I searched the now distorted sky for my flux capacitor. It was no longer a symmetrical perfectly triangulated Mercedes medallion. Instead it was now off kilter. One end shorter than the other. An uneven lowercase 'Y' shape. If it were a stick it would be in the perfect shape of a water witch, business end pointed right at me and my soaking wet sleeping bag.
I fell asleep off and on for the rest of the night. The water and wind continued to fling hallucinations at me. Another train came and made me feel like the world had ended. But like all worlds that end, this world of ours glued itself back together again. The stars kept readjusting themselves whenever I woke up. My Flux Capacitor kept spinning in its new water witch form, dousing unsuspecting bridge dwellers with a moist, boggy, dose of real life, until a sliver of light appeared in the East, and the smile of morning began to glow on us all.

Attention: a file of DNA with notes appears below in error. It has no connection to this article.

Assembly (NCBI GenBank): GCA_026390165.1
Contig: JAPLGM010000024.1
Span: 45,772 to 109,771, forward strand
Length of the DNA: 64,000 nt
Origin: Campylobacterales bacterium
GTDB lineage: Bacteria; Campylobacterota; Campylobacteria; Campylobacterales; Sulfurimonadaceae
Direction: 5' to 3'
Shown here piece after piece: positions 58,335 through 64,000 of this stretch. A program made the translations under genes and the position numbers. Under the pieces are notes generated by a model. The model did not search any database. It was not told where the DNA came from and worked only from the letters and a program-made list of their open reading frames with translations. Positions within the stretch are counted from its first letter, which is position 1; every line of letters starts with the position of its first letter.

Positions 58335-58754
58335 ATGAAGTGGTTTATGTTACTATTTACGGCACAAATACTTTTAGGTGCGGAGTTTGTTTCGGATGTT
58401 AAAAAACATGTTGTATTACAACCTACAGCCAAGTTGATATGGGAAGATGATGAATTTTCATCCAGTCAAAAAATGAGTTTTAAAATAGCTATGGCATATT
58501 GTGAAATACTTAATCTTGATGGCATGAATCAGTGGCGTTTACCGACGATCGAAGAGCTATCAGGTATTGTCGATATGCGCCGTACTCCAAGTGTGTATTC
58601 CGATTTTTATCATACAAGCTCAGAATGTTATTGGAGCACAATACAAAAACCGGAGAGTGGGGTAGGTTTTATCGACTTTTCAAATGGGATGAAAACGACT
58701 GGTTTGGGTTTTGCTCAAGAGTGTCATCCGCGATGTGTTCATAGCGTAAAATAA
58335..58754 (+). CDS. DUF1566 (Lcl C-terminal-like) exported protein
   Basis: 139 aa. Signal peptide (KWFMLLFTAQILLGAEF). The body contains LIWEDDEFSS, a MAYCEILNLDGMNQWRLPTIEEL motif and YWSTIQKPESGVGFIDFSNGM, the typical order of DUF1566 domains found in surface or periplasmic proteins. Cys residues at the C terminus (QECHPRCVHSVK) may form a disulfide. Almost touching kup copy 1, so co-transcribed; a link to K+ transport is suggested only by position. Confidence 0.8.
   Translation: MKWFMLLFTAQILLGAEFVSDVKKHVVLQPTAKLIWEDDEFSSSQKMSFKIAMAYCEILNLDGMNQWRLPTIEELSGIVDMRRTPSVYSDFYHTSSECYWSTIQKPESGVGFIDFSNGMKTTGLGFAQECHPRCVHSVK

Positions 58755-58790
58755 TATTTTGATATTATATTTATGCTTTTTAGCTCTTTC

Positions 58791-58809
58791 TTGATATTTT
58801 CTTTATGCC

I did not feel like waiting around for that kind of unpredictable so I followed the tracks until the concrete and houses tapered off and soon there were only columns of rock and trees rising up on either side of me.
I was out of town for about a half hour when rounding a corner dead ahead came the high pitched metal wheels and perfectly streamlined engine of a logging train. It appeared a second later. Massive. Tall. Filthy. Maybe the most indifferent metallergic terror I have ever seen coming right at me. I sidestepped off of the tracks and as the train grew closer, I did not have enough tine to snap a photo or take a video so I smiled and waived.